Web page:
Janusz Korczak, full name Henryk Goldszmit, ps. "Stary Doktor" or "Pan Doktor" (born on July 22, 1878 or 1879 in Warsaw, died in August 1942, probably on August 7, 1942, in Treblinka) - Polish-Jewish doctor, educator, writer, journalist and social activist.
A theoretician and practitioner of upbringing, creator of an original system of work with children, based on partnership, self-governing procedures and institutions, and stimulating self-education. Researcher of the world of children. He was a pioneer of activities in the field of educational diagnosis and a precursor of activities for the rights of human children. In 1926, he initiated the first periodical, mostly edited by children, "Mały Przegląd". As a Jew-Pole, he felt a double national identity.
Youth and education
Janusz Korczak was born in Warsaw to an assimilated Jewish family, the son of Józef Goldszmit (1844–1896) and Cecylia née Gębicka (1854 (?) - 1920). The Goldszmit family came from Lubelski, and the Gębicki family from Kaliski; one of the great-grandparents was a glazier, another, Maurycy Gębicki, a doctor - just like grandfather Hersz Goldszmit. Grandfather Józef (Adolf) Gębicki was a merchant and community worker from Kalisz. The graves of Janusz Korczak's father and his maternal grandparents (her grave has not been found) are located in the Jewish cemetery at ul. Okopowa in Warsaw.
The Goldszmit family lived at ul. Bielańska 18 (probable place of birth), in 1881 she moved to Krakowskie Przedmieście 77, where the future writer lived with his parents, sister Anna and his maternal grandmother, Emilia (Mila) Gębicka, in 1883 they moved to ul. Miodowa 19, where they occupied seven rooms, then at 3 Krasińskich Square, 6 Nowosenatorska Street (now Moliera Street), at ul. Świętojerska and at ul. Leszno 18 town 10.
He was brought up in Polish culture in the spirit of positivist slogans of social work. The father's illness had a big impact on the family's life; in the 1990s he was referred to a mental institution several times. Józef Goldszmit's illness (probably caused by syphilis) led to material problems. He died on April 26, 1896.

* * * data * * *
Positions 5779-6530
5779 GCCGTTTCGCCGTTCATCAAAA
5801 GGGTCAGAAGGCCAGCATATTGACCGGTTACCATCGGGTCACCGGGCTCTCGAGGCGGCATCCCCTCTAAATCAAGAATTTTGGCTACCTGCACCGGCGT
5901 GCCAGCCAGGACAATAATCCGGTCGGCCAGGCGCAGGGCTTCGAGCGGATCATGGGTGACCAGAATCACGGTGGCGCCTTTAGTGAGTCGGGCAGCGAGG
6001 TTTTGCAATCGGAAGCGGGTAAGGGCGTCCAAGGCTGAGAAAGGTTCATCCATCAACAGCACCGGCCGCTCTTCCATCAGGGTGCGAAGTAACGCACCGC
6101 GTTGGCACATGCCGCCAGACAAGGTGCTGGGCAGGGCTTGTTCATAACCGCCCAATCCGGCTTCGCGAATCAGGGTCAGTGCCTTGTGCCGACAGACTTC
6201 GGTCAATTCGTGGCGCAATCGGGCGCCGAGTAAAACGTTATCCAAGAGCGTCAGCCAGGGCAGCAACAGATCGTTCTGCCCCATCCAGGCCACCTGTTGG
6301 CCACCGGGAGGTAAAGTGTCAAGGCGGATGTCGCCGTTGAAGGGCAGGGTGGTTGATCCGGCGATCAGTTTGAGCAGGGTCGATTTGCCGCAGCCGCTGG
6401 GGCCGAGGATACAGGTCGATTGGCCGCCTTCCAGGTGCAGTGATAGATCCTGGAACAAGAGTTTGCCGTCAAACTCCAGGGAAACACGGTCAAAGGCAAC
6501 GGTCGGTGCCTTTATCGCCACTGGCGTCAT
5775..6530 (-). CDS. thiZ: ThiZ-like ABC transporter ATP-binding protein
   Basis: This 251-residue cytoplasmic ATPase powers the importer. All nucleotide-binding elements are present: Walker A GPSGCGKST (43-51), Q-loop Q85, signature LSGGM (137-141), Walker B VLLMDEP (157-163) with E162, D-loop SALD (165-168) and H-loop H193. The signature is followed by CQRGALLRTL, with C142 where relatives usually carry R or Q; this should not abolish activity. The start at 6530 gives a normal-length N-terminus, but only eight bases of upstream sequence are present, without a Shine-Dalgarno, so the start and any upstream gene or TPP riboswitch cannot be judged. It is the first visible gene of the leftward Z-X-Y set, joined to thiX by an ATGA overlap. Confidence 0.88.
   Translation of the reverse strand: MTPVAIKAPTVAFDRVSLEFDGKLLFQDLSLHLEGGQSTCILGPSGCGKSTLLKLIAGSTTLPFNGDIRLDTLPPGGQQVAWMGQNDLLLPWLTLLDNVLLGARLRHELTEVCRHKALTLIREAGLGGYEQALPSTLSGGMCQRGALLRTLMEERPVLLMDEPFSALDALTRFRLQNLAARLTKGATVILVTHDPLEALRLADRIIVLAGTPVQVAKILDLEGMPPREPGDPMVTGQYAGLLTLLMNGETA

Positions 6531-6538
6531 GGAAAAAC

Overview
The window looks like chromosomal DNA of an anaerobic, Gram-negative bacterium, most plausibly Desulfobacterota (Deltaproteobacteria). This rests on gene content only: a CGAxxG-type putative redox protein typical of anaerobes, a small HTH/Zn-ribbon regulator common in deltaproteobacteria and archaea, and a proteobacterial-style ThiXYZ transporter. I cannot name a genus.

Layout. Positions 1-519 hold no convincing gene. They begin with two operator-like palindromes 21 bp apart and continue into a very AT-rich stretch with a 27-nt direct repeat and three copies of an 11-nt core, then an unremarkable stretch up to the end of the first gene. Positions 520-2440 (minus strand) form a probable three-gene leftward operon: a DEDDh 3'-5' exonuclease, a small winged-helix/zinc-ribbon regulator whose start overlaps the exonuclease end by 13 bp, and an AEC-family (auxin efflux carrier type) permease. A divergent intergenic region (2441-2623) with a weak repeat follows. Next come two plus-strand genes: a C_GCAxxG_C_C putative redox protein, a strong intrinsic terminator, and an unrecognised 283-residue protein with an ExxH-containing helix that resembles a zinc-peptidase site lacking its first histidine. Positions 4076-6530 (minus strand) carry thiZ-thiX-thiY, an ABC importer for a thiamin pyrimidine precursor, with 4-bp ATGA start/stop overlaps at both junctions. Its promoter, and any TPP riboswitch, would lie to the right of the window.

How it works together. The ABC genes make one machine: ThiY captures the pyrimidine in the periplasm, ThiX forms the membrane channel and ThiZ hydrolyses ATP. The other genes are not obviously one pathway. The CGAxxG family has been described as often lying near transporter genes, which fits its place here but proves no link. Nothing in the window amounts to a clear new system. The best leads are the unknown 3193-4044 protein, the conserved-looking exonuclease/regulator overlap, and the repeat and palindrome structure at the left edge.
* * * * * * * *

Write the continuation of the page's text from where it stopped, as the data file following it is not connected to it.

From the mid-1980s, Korczak attended Augustyn Szmurła's elementary school on Freta Street, and then in 1891 he began his education at the eight-grade (including the entrance grade) 7th Government Gymnasium for Men, located at that time in a rented tenement house of Karol Minter at ul. Brukowa 16 (currently Sierakowskiego 4). Back then, the gymnasium had a philological profile with optional Polish language (its traditions are continued by Władysław IV Secondary School No. 8 at 38 Jagiellońska Street). As a junior high school student, he tutored to help support the family, and his mother, Cecylia Goldszmit, ran a training facility for students at Leszno and Nowosenatorska Streets. He began to learn less well and had to repeat one grade.
In 1898 he passed his high school diploma and began studies at the Medical Faculty of the Imperial University in Warsaw, where he studied for six years, repeating the first year. He participated in lectures incl. Edward Przewoski (anatomy and bacteriology), Nikołaj Nasonov (zoology) and Aleksander Szczerbak (psychiatry). He attended the Flying University. His mentor was, among others Wacław Nałkowski.
On March 23, 1905, after listening to a five-year course in medical science and passing the applicable examination, he received a medical diploma. In June 1905, he was drafted into the Russian army in the Russo-Japanese war and went to the Far East, where he served as a doctor in an ambulance train. He returned to Warsaw at the end of March 1906.
In the years 1905–1912 he worked as a pediatrician at the Hospital for Children. Bersohn and Bauman. As the so-called the local doctor used the official apartment in the hospital and was at the disposal of the sick at any time. Receive